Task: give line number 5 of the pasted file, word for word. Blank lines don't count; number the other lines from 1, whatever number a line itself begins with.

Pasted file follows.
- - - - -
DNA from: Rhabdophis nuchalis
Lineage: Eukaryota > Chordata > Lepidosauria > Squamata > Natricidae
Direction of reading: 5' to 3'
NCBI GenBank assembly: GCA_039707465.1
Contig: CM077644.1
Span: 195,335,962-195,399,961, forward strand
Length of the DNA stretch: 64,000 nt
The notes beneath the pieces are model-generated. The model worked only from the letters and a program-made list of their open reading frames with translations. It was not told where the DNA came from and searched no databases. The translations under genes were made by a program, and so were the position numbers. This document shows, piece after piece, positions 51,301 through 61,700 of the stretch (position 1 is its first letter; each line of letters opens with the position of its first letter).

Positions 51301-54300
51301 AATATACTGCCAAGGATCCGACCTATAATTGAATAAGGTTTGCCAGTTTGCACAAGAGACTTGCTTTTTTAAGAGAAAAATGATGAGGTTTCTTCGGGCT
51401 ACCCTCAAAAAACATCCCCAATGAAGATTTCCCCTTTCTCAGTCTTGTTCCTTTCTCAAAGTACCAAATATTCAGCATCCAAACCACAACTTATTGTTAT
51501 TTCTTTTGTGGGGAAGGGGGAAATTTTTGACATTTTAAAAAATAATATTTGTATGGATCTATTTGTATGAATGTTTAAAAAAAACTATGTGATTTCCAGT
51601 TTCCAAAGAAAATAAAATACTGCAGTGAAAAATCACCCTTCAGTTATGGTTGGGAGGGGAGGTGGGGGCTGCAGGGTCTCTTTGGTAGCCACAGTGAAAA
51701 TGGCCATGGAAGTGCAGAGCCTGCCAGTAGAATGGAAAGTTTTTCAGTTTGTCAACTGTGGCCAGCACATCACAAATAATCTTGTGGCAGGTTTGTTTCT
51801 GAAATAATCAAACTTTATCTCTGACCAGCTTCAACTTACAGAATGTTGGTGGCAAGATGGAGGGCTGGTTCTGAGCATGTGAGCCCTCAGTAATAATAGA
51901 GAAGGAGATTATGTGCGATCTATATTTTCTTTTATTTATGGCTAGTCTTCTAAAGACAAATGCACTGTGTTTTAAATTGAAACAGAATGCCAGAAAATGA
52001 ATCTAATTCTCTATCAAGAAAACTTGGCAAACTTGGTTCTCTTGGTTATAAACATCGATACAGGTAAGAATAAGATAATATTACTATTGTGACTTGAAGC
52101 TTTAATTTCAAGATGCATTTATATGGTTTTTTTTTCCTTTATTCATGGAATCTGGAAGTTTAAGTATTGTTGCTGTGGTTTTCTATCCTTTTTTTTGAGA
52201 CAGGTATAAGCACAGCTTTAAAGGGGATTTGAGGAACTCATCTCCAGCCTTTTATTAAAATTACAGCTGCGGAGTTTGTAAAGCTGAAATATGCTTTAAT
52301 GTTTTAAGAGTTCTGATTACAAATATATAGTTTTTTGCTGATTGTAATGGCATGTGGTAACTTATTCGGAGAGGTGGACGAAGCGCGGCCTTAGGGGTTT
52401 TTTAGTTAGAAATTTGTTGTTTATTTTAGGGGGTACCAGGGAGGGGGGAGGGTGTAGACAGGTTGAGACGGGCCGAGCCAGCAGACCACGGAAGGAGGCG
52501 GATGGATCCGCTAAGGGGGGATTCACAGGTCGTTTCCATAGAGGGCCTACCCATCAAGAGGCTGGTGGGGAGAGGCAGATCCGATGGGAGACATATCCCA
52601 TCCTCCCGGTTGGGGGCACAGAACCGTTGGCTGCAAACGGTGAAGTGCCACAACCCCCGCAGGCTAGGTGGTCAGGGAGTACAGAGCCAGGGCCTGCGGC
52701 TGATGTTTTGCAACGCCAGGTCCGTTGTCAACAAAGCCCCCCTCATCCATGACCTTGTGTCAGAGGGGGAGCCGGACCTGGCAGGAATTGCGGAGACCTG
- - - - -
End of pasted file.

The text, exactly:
Contig: CM077644.1